Builders are recognizing the opportunity for process innovation – risking failure, challenging business culture, and redefining operational needs. With these types of elements at play, the learning curve is steep.

A steep learning curve can mean many iterations to arrive at a successfully repeatable process, which also needs the influence and support from many different collaborators. For the BUILDER KB Home ProjeKt, the builder chose to move from a conventional build process to a prefabrication process, with a learning curve that is already delivering measurable improvements.

KB Home has built more than 2,000 homes in the Inspirada Community outside of Las Vegas where the KB Home ProjeKt: Where Tomorrow Lives will be located. Those homes have been built conventionally, each with a typical schedule of seven to 14 days.

The concept home, with a new prefabricated structure, took only two days to be complete under roof, and is expected to be streamlined even more with the right training, eventually saving an additional day.

Those efficiencies will occur after the team is able to get more comfortable with the new floor plan and the framing crew gains more experience. This will develop into a scaled, repetitive process that creates cost and resource savings. The process and the evolution is described by Brian Kunec, president of the Las Vegas division of KB Home, in this short video.

The benefits of this process don’t stop at only reducing the schedule by a minimum of seven days. The controlled environment of the factory offers the opportunity to create a finished product with greater precision and accuracy than a conventionally built home. In addition, because the finished pieces were brought in, the site waste was negligible, versus that of a typical stick-built house.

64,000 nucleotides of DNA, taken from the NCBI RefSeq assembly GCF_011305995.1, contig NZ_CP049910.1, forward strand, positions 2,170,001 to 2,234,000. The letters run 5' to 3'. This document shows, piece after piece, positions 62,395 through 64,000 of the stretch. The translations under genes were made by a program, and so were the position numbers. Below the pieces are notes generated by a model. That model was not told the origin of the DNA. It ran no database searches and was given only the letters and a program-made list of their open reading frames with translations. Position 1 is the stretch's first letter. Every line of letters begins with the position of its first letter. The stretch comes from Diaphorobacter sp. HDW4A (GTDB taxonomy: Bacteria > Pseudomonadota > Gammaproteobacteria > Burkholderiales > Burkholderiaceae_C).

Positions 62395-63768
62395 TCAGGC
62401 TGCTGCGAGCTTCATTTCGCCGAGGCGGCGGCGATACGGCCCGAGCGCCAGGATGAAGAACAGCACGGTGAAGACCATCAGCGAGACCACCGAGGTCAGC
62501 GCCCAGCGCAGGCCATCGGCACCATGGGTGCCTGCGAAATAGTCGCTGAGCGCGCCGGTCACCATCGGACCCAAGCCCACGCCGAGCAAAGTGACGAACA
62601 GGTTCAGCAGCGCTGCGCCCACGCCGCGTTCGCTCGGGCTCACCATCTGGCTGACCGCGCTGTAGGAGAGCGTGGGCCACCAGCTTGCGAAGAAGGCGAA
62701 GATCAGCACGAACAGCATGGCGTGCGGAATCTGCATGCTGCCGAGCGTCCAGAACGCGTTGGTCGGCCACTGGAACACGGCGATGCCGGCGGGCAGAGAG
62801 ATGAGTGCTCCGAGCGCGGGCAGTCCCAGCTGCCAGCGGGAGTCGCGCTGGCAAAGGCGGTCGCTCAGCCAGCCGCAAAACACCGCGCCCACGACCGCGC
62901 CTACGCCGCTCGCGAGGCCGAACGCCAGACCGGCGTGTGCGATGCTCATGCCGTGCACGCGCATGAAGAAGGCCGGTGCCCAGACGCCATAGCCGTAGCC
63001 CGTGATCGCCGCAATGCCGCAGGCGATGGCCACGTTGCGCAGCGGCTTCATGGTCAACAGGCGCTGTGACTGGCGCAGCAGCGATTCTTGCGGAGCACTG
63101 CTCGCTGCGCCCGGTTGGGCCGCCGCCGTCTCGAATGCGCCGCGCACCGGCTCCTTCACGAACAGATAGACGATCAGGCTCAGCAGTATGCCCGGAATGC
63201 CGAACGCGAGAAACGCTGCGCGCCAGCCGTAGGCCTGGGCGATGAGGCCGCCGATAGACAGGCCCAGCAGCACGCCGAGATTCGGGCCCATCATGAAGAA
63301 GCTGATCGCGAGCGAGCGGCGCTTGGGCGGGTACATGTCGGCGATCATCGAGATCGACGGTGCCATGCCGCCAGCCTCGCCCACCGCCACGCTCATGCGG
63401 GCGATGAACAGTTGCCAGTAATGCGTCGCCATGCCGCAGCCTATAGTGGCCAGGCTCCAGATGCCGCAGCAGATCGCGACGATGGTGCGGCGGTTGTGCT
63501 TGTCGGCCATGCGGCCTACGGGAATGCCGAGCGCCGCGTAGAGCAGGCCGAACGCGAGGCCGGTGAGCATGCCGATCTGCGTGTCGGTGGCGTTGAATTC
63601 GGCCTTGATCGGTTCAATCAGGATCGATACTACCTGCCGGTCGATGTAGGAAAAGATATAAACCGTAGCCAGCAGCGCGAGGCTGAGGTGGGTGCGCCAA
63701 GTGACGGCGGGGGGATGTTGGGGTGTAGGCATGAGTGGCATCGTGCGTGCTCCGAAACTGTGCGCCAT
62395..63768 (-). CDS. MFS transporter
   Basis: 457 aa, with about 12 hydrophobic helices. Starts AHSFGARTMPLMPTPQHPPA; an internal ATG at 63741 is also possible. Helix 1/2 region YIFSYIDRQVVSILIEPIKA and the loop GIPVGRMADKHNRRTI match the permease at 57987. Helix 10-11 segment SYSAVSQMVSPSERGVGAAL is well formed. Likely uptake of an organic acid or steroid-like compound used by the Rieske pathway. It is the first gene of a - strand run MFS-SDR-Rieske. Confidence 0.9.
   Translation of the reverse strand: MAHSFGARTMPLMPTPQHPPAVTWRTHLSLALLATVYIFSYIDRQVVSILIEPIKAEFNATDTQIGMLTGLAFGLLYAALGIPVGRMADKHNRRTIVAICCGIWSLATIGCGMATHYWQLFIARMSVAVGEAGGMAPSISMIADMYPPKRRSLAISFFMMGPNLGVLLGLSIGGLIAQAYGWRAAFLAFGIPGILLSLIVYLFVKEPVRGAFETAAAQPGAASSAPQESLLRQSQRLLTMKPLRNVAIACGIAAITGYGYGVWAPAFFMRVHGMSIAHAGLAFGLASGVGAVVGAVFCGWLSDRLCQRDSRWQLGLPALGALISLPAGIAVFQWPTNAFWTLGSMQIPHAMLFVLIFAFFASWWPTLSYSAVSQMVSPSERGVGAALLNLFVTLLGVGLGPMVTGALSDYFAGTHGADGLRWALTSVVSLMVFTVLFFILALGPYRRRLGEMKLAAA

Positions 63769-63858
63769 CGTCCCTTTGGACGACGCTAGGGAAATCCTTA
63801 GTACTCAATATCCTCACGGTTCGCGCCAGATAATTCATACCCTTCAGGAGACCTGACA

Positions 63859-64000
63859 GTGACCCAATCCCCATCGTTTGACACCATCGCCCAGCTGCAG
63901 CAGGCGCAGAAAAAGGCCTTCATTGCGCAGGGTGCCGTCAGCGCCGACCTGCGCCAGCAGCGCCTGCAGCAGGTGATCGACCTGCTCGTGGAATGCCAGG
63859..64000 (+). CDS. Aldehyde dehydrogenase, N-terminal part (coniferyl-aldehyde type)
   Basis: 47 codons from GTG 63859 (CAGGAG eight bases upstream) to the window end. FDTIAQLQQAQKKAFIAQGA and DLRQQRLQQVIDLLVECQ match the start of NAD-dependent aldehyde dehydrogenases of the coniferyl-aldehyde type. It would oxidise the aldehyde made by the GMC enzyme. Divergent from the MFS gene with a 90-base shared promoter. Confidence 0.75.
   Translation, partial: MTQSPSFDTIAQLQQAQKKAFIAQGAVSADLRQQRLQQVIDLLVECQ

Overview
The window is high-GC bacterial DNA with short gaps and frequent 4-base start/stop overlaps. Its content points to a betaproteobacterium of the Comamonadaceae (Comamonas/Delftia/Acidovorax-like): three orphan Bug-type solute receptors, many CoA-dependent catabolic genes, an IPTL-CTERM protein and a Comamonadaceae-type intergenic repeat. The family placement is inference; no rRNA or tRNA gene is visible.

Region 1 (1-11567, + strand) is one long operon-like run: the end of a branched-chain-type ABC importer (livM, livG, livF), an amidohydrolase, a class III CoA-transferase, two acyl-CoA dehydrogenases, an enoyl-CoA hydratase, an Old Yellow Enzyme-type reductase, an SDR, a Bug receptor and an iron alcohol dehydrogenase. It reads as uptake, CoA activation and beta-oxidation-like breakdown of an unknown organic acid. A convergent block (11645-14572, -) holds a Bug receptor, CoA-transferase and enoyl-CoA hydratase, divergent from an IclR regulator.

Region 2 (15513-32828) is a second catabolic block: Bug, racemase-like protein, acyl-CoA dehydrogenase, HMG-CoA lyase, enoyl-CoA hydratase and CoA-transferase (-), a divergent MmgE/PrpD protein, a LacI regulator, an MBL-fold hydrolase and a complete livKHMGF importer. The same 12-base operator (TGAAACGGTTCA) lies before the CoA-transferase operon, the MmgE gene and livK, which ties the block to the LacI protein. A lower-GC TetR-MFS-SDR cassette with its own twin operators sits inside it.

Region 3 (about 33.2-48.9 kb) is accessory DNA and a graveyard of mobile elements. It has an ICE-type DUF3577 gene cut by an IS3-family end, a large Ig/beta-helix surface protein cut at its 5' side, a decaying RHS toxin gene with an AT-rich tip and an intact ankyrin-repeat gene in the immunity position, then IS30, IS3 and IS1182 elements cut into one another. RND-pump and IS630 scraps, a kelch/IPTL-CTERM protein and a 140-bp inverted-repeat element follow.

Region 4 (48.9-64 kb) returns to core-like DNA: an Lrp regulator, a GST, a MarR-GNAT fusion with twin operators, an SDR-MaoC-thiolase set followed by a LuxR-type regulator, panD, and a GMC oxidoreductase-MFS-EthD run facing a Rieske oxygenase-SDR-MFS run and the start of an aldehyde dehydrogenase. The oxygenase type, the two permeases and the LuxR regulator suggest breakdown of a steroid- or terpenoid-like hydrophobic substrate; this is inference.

“I believe this process needs tremendous scale and repetition to drive these increased efficiencies,” says Kunec. “This could be accomplished after a month or so of building the same plans with the same crews. Time is money, so the speed of the assembly will drive down a lot of costs, which could allow the home builder to offer homes at a better price.”

With affordability as a major national discussion, reducing home prices will provide a very healthy competitive advantage. KB Home has hundreds of additional lots in Inspirada, so Kunec figures the company could leverage that volume by moving to on-site manufacturing. Moving on-site could provide additional cost savings that would play into KB Home’s mission to provide more attainable product solutions for its home buyers.

“I have seen everything from framing crews building the components on a few lots and then walking the components to the next lot to assemble, to building a permanent facility on site to manufacture those components that could be quickly sent to the lot,” says Kunec. “I believe both of these approaches could work depending on scale.”

As this technology continues to evolve, builders will be receiving product from manufacturing facilities that may be hundreds of miles away from the actual home site. Builders will need to be learning how to work with manufacturing facilities instead of focusing on managing on-site crews. The manufacturing “just in time” mentality for delivery along with the careful design staging equate to a major culture shift for builders. The manufacturer will need to have concrete plans that are not susceptible to change, so that the manufacturing process goes smoothly.

The “just in time” mentality can be a huge win for the builder, especially when supported by training for the crews. Making the transition to off site is not easy when crews can feel threatened by the perception of less work. However, the faster process can mean more homes, resulting in an equal amount of work and more homes (and more affordable homes) to meet current demand.

“We are literally at the beginning stages of this as an idea of process innovation for volume home building,” said Kunec. “We will start learning the technology, adopting to it and then identifying the ways to improve it. There is so much potential here, it’s really exciting.”

Where Tomorrow Lives may be built nearly entirely by machines, and that will mean higher quality product in less time. Watch for more of what’s happening with the BUILDER KB Home ProjeKt online at

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